Chronic pelvic pain (CPP) is defined by the International Association for the Study of Pain as “chronic or persistent pain perceived in structures related to the pelvis of either men or women. …often associated with negative cognitive, behavioral, sexual, and emotional consequences…with symptoms suggestive of lower urinary tract, sexual, bowel, pelvic floor, or gynecological dysfunction.” This condition—ranging in prevalence from 5.7% to 26.6% in women of reproductive age—has a major impact on quality of life and is commonly underrecognized/undertreated by frontline healthcare providers, leading to prolongation of symptoms and increased suffering. A significant and growing body of literature recognizes the comorbid and overlapping nature of abdominopelvic pain disorders such as dysmenorrhea, irritable bowel syndrome, interstitial cystitis, painful bladder syndrome, vulvodynia, and lumbopelvic myofascial pain. Anxiety and depressive disorders as well as sleep disorders are also strongly associated with chronic overlapping pelvic pain disorders, possibly influenced by disruptions in the hypothalamic-pituitary-adrenal (HPA) axis, which regulates the response to stress and influences the perception of pain. Experiencing trauma, neglect, or abuse in early life can affect the functioning of the HPA axis. This session will focus on an integrative treatment approach using mind-body modalities; address the sympathetic/parasympathetic autonomic nervous system balance; discuss the reintegration of the mind-body connection especially after trauma; and review nutritional approaches and physical/body work modalities.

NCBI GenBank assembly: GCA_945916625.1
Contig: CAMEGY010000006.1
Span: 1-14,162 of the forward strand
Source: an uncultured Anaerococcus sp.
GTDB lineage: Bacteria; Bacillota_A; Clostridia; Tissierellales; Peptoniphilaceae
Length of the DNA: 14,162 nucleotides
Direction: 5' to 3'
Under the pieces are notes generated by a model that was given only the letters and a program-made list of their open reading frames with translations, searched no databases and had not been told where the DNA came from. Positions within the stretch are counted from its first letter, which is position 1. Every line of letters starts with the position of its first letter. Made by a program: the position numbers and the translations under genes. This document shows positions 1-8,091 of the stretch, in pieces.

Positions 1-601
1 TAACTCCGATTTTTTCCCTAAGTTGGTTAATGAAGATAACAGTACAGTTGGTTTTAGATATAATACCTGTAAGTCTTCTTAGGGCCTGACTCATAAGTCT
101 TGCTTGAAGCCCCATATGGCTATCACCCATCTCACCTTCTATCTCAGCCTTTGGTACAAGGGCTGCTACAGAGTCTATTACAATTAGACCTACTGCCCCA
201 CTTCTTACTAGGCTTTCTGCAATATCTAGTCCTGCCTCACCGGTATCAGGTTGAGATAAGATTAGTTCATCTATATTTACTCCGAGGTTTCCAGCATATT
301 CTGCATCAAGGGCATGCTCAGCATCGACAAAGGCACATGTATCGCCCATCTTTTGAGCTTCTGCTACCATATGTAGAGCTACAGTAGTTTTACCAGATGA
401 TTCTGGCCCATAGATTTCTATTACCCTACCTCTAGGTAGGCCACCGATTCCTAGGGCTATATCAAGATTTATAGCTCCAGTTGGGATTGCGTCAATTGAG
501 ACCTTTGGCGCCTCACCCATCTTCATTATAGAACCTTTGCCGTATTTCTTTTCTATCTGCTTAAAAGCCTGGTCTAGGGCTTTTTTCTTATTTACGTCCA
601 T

Summarize the underlying psychoneuroimmunologic contribution to chronic overlapping pelvic pain disorders (COPPD)
Describe non-pharmacologic treatment modalities as primary options or adjuncts in treatment of COPPD
Describe treatment modalities that address multiple contributing factors of COPPD